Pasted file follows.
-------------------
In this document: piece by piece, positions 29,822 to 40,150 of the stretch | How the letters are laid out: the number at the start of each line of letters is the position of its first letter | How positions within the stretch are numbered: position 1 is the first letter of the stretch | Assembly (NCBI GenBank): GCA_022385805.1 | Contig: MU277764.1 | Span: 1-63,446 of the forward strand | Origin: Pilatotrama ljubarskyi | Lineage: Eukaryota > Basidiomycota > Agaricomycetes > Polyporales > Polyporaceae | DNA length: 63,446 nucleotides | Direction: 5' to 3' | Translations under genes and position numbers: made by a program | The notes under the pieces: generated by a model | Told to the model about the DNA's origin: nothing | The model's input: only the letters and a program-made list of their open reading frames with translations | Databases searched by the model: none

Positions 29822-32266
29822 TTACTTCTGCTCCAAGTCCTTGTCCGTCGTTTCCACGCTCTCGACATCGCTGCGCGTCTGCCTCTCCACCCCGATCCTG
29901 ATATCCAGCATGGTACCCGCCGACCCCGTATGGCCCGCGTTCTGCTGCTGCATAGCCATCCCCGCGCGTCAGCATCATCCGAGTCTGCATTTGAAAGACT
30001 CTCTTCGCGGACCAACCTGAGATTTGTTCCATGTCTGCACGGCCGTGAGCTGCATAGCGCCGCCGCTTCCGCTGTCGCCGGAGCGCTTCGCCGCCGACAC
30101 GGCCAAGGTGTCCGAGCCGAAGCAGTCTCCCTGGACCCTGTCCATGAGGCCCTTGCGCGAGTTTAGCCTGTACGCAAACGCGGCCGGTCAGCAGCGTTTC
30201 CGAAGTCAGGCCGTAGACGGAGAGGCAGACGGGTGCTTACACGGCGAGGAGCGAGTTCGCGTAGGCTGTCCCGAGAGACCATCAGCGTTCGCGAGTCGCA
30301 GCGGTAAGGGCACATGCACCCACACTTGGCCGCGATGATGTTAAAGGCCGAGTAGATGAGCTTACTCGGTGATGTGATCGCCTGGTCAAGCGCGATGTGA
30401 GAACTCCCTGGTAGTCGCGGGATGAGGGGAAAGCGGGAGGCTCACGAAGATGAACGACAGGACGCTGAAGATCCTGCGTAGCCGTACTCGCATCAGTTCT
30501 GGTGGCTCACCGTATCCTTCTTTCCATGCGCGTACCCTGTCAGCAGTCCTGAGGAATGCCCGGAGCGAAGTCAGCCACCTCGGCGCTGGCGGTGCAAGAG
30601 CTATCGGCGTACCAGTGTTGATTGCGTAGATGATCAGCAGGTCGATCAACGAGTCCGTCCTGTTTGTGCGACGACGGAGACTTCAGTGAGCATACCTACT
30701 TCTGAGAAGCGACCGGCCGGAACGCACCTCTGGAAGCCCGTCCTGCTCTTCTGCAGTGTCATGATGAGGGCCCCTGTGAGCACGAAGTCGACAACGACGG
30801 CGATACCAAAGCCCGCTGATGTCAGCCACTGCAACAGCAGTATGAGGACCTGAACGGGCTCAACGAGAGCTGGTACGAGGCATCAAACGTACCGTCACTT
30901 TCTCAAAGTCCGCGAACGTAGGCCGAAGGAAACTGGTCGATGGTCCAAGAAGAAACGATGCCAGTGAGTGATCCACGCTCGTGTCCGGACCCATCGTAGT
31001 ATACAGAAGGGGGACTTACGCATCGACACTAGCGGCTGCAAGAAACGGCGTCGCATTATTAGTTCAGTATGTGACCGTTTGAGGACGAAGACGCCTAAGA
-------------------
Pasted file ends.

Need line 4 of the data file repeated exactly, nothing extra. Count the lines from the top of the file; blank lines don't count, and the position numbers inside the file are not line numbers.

29901 ATATCCAGCATGGTACCCGCCGACCCCGTATGGCCCGCGTTCTGCTGCTGCATAGCCATCCCCGCGCGTCAGCATCATCCGAGTCTGCATTTGAAAGACT